THE Friends of the Douglas Shire deserve plenty of recognition for their efforts in maintaining the de-amalgamation debate.
Whether you support the concept or not or are unsure, the fact of the matter is there are only two regions in the whole of Queensland which are considered viable propositions for de-amalgamation - here and Noosa.
This is based on the persistent efforts of these communities to raise their opposition to amalgamation.
There are many factors to consider in the pros and cons of de-amalgamation and these are yet to become crystal clear.
While every community would prefer more autonomy, the cost of this is a considerable factor.
Former Douglas Shire manager David Carey has done an admirable job in compiling the facts and figures he presented to Monday night’s meeting at the Mossman Shire Hall.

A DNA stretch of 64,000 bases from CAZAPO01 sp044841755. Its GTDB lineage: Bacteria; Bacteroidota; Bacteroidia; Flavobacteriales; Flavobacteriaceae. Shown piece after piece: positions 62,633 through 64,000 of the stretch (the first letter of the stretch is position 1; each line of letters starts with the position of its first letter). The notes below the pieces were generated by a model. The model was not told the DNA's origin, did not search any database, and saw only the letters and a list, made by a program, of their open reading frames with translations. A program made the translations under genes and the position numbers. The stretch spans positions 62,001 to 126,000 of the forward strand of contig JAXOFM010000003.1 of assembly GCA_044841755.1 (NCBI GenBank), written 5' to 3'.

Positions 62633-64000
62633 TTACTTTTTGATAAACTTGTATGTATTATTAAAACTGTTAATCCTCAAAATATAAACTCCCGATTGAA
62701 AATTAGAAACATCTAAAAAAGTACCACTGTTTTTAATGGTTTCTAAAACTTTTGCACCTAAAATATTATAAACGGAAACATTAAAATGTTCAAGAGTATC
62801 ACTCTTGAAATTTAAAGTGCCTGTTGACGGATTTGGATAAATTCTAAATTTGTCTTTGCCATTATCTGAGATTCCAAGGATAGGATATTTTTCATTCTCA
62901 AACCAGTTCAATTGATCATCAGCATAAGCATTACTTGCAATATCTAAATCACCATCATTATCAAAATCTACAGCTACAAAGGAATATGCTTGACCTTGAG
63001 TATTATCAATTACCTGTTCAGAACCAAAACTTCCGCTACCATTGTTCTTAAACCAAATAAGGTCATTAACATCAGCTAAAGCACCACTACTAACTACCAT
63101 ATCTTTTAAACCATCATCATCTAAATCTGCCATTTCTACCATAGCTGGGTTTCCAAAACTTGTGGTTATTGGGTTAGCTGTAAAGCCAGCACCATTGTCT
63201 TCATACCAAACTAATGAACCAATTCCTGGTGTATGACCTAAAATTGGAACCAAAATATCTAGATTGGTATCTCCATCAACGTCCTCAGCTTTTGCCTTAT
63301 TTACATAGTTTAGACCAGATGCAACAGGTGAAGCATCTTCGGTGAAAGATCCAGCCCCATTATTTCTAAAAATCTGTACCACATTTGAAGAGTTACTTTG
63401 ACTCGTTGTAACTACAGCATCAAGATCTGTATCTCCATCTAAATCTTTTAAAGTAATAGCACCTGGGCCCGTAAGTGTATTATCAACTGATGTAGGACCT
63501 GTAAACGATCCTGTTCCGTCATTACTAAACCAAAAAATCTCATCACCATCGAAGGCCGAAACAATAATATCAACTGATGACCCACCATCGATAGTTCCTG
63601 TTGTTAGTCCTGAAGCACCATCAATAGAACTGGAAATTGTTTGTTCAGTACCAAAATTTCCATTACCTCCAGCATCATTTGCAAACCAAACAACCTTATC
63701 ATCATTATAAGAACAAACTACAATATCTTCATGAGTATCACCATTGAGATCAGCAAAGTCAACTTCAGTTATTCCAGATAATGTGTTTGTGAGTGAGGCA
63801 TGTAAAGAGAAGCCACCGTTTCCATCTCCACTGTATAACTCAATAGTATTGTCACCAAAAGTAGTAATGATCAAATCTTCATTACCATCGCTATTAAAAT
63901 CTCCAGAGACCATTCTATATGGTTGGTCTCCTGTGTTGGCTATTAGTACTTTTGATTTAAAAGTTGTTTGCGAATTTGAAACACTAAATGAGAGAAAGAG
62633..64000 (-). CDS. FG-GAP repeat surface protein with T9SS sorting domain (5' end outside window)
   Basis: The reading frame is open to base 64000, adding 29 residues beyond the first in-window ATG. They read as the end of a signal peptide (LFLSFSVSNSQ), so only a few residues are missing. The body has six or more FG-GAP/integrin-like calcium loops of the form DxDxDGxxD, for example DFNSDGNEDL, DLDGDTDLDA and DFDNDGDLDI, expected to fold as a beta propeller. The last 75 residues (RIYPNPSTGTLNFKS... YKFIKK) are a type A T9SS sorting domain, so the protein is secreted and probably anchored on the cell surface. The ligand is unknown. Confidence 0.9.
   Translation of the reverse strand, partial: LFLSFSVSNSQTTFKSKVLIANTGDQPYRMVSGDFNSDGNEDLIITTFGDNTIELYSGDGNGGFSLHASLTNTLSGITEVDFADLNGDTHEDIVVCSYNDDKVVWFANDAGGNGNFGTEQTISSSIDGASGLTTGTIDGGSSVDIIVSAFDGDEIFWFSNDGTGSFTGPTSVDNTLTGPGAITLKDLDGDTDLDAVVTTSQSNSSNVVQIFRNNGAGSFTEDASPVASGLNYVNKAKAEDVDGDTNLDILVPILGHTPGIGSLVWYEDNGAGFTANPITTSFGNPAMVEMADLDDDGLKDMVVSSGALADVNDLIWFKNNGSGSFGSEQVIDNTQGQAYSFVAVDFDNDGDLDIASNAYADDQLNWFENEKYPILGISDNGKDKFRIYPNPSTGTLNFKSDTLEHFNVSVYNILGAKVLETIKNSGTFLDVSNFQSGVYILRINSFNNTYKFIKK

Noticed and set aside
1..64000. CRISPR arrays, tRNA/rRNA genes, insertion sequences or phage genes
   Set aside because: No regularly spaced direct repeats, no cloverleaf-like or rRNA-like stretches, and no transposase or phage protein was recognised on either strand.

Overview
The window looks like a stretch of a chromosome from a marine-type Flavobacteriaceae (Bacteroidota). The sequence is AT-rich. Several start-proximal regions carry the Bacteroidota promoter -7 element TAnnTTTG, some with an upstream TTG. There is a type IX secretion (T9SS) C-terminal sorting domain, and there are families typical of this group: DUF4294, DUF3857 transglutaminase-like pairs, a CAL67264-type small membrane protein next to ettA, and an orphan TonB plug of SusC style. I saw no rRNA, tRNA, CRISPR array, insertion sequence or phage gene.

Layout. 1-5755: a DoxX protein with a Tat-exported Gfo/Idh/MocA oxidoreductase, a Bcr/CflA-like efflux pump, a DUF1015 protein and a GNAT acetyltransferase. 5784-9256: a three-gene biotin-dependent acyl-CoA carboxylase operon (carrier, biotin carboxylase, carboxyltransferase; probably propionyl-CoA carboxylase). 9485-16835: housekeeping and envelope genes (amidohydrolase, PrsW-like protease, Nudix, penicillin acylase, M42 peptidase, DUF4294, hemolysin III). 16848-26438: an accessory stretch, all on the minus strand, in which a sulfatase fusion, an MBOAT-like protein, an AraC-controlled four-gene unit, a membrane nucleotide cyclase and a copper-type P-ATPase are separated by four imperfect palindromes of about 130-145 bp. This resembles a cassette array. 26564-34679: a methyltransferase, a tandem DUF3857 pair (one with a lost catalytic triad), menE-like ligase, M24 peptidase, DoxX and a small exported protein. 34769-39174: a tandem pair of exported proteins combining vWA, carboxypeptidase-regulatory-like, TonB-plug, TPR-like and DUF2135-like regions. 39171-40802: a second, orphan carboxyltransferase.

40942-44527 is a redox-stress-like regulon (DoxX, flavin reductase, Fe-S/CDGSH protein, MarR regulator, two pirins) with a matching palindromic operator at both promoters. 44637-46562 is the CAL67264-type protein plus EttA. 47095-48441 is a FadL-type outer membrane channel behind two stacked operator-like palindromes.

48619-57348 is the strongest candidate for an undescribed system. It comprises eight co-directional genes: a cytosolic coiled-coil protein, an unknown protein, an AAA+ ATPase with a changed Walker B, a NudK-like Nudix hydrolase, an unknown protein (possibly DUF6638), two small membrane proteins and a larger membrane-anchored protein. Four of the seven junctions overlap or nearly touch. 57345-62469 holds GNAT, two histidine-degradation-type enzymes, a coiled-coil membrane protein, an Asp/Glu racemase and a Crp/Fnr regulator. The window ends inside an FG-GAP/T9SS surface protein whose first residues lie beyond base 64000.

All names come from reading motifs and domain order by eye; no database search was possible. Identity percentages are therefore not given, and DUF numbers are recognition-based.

But the simple fact is he was unable to obtain all the data required to do a complete analysis.
What did emerge from Monday night’s meeting is that if you do consider de-amalgamation as an option, then the LNP presented a much stronger case than the Australian Party.
If de-amalgamation is to occur, then the community needs to be presented with a true cost of the process.
This is not something which can be done in a few months, but requires up to two years to fully understand.
While the Douglas region may get its independence back with de-amalgamation, what are the impacts of this on the Waterfront, the Daintree Gateway project or the $40 million upgrade of the Mossman sewerage treatment plant.
Would the region be sacrificing one or all of these important projects if we were not part of a larger council?
I don’t know that, and I’m not sure anyone truly does, but at least due to the commitment of the FODS and their supporters the affects of de-amalgamation may be properly processed.
It was a great turnout at Monday night’s meeting, but there were only a handful of people under the age of 40 there and these are the ones that need to get engaged in the issue most of all.